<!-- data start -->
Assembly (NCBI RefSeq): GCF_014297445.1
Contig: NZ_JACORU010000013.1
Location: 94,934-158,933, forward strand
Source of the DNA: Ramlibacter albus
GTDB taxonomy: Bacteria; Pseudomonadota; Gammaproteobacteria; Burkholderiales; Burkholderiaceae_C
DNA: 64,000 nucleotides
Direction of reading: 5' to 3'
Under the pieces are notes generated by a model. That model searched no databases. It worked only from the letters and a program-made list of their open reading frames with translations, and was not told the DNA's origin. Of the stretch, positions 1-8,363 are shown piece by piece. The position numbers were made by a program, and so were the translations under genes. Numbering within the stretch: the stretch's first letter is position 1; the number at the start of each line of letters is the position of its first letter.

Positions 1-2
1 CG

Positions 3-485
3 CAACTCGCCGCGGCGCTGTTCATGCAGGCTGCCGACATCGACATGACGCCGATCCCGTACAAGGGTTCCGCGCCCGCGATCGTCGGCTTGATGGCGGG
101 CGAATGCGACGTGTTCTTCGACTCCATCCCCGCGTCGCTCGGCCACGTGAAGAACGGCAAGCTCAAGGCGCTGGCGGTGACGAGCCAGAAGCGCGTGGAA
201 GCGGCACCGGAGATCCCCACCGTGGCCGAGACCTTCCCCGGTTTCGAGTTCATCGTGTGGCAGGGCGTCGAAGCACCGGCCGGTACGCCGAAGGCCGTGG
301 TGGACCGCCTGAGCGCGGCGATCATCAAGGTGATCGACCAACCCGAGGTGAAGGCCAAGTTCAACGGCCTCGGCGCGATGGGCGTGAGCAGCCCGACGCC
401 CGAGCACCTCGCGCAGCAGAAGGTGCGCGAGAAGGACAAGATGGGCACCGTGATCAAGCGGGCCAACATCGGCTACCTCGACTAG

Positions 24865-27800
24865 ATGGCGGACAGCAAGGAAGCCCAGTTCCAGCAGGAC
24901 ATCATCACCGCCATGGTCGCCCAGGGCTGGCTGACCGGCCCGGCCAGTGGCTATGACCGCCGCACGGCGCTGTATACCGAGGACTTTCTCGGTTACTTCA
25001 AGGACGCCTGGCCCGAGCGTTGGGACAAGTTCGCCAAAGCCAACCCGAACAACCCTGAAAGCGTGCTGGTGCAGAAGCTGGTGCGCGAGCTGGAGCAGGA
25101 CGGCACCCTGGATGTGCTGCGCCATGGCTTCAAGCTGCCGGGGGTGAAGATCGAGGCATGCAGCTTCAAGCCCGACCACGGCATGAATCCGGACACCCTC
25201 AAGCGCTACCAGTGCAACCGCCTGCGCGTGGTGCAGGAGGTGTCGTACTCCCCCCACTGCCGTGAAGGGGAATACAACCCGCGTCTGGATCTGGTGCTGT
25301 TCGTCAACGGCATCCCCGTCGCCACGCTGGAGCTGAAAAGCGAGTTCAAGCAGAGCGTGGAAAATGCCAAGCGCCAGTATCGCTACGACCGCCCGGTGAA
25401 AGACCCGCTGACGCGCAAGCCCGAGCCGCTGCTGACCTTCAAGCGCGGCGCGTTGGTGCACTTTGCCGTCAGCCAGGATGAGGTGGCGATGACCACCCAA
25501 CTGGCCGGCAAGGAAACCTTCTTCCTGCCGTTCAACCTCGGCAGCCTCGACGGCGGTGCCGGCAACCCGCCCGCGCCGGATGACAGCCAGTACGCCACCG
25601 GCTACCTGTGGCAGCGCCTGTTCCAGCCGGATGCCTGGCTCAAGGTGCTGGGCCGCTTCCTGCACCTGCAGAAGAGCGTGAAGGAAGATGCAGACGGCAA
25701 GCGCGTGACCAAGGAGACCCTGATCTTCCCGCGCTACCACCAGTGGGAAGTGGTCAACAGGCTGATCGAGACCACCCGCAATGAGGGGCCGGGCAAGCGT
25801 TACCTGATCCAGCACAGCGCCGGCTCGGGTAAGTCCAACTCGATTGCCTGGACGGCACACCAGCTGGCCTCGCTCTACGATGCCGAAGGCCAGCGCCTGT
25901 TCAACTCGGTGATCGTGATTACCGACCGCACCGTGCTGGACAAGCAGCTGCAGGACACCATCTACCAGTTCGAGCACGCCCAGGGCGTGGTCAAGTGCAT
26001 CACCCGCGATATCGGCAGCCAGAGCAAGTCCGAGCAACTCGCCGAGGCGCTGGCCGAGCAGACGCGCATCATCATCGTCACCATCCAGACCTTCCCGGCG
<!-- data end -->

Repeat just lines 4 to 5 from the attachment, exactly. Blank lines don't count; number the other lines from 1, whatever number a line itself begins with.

Source of the DNA: Ramlibacter albus
GTDB taxonomy: Bacteria; Pseudomonadota; Gammaproteobacteria; Burkholderiales; Burkholderiaceae_C